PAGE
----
Friday, February 21, 2020

My New Oliso Smart Iron

My New Oliso Smart Iron!

Hey, where is my new Oliso iron?  Has anyone seen it? Ha!
Oliso with a new quilt and an old one (Development)
Yes, I am at QuiltCon!  However, I am also working like crazy to finish up some quilts for another exhibit.  It is hard doing both at the same time, and sleep is scarce.  Which is why I did not notice, as I was quilting late into the night, that the back side of my quilt was getting folds, lots of folds.  And once the fold starts, it continues and gets worse as the quilting continues.  So it had to be fixed.  I was tired and very frustrated because it was the first time I tried to do a lot of quilting lines without checking the back.  Mistake!

If it had only been this one fold, I probably would have just repaired this section (on multiple lines of quilting).  But there were LOTS of sections that had folds like this.

This is the back side of the quilt.  It is another two sided quilt. So BOTH sides have to look good! The seam ripper is holding up the fold so that you can see where the actual seam is.  It is eating about 1/16 of an inch now, but if left un-repaired, that amount grows.

I am quilting in concentric circles, so I had about 10 lines to rip out.

And, I am not a fast ripper.  It was almost good for me though, because I was already doing my best (or at least I thought I was), and I had no idea how to keep this from happening again. And I am really good at basting, but when sewing in concentric circles, crazy things happen, and I have experienced a few of those disasters as well.  I had a new idea to pin baste, and then on my machine with BIG stitches, quilt some randomly spaced radial lines, taking those out as I go, along with the rest of the safety pins.  You can see below, the brown line of thread and the backs of the safety pins (yes, this is the back side of the quilt).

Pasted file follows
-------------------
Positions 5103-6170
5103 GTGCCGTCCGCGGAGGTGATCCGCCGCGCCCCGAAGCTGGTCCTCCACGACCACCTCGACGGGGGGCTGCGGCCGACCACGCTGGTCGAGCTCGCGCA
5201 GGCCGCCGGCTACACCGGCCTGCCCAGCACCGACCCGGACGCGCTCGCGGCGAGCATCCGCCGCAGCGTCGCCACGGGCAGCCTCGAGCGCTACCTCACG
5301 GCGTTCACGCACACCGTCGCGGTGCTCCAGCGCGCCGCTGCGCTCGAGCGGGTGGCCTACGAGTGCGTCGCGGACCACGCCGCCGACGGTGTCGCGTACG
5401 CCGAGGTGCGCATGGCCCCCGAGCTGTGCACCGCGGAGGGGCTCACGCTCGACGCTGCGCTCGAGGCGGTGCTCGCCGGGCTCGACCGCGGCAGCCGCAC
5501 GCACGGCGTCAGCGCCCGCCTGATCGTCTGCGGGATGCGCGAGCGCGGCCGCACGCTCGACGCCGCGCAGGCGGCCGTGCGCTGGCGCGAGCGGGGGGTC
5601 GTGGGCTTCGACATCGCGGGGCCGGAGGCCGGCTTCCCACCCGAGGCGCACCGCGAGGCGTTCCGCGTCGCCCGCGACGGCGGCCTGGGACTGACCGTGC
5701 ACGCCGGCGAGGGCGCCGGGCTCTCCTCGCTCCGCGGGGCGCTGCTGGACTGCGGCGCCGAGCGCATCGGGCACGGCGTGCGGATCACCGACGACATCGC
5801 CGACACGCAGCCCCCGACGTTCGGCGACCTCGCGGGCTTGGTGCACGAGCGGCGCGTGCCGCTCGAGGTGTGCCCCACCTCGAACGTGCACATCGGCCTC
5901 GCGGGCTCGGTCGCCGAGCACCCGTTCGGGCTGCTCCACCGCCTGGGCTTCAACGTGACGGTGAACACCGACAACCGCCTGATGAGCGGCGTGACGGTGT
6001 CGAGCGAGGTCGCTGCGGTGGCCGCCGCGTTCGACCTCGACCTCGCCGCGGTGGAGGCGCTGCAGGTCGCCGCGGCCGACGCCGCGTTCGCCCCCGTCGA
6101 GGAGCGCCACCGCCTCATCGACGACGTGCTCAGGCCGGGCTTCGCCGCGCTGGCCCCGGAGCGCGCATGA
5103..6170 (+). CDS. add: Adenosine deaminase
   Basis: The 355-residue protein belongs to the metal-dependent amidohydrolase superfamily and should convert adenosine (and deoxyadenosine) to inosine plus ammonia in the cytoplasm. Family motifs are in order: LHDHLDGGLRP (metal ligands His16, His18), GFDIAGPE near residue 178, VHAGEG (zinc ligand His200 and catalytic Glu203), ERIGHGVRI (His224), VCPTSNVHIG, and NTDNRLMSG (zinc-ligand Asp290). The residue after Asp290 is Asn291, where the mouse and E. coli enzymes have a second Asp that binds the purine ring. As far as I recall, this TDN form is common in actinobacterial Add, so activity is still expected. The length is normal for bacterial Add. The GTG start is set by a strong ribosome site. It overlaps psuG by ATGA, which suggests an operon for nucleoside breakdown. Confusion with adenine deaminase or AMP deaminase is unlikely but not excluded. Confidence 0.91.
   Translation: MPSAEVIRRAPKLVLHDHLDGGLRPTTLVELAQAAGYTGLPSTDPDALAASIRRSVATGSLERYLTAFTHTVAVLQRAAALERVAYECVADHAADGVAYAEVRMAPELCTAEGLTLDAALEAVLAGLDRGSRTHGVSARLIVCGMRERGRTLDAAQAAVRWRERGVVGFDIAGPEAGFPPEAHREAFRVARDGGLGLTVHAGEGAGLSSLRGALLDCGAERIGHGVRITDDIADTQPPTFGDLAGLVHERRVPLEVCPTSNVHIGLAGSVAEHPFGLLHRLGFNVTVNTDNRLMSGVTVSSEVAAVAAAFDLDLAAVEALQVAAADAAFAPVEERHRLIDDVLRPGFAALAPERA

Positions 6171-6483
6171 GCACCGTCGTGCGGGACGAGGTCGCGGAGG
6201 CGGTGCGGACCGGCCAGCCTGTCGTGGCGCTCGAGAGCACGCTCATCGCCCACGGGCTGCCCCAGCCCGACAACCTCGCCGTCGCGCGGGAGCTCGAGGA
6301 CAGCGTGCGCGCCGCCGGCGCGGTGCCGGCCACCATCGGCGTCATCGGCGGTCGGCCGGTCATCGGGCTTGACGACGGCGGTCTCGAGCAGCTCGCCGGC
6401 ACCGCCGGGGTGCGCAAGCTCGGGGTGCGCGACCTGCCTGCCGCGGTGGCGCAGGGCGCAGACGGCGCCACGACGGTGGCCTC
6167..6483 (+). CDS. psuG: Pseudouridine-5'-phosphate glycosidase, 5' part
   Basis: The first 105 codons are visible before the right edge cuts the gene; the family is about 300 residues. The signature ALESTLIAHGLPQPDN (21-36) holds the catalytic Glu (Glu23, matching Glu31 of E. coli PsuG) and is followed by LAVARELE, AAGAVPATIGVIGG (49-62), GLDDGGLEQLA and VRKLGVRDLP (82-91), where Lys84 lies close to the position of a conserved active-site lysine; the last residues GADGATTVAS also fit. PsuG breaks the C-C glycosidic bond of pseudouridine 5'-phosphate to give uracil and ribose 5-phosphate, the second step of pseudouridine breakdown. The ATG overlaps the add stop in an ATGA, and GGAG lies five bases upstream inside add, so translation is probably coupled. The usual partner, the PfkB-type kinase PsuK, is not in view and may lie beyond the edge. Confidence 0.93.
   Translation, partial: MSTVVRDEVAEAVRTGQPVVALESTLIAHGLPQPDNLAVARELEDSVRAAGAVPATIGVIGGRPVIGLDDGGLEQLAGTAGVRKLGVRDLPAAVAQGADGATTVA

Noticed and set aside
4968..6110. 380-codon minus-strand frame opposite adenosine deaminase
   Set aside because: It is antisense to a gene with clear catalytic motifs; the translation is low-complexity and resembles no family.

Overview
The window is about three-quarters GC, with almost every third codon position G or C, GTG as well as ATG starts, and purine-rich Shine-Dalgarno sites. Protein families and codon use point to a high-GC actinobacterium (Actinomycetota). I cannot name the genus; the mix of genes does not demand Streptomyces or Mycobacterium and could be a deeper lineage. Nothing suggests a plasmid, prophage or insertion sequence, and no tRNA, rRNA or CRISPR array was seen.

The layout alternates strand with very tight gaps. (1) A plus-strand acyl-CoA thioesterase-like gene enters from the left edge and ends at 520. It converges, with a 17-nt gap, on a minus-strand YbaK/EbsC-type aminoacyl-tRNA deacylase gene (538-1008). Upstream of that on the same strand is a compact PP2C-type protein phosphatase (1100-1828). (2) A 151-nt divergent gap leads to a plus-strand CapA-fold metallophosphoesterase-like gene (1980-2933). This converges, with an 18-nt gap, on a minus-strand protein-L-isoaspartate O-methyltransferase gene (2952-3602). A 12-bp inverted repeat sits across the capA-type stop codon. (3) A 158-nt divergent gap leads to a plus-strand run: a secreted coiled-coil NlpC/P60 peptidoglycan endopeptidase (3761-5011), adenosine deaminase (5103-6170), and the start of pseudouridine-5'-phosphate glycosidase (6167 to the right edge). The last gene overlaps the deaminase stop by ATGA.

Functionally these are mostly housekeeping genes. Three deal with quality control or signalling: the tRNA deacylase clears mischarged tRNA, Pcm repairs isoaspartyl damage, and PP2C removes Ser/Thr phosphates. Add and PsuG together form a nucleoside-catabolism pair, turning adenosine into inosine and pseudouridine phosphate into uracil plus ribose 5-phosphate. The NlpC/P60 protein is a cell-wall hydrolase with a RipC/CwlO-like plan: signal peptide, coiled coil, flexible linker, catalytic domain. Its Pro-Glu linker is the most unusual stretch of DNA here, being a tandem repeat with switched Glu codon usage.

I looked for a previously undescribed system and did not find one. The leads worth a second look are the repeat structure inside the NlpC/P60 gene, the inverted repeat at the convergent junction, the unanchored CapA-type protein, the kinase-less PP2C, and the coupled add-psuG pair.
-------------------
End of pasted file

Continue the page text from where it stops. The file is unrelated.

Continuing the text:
Unfortunately, all the folds were happening right along the edges of those brown basting threads because I forgot about the rip it out before sewing, and I was sewing over them.  Lesson learned. sigh....

I finished ripping and went to the first day of QuiltCon and found this fabulous new Oliso iron! It is so smart!  You can iron with it, and without lifting it, take your hand off, and it automatically pops out these retractable thingies that lift the iron off the work surface! Magic!! I used it to solve my problem.  I have never ironed a quilt during the quilting, but it worked to ease the fullness in during this giant mess of a problem, and allowed me to continue working.

Now watch as I take my hands off temporarily, and use both hands to smooth out the fullness of this large project. The iron pops up! (I will try to take an actual video of the magic, once my 'assistant' wakes up. I will post it on Instagram). You can also google this and find videos of it happening!

A close up of the magic:
Last, I was careful to press both sides of the quilted sandwich before proceeding with the quilting. And, with the 10 foot long cord, it was easy to get around this big quilt! Here is the front side:
Works like a charm!! So far I love this new Oliso iron!  And, it's yellow!!! (comes in other colors too!). And, if you buy it at QuiltCon, there is a discount. Check it out if you are in the market for a new iron.  I am looking forward to using it on many projects to come! And, because it rests in this position, I can be assured that it won't tip over and crash to an early death.  True confession: I have done that to two irons already.

PS. I do not work for Oliso.  If you have a problem with yours, you should contact the company directly.

Wednesday, February 19, 2020

Plenty to Go Around: hand quilting

Plenty to Go Around
80" x 80"
Hand Quilting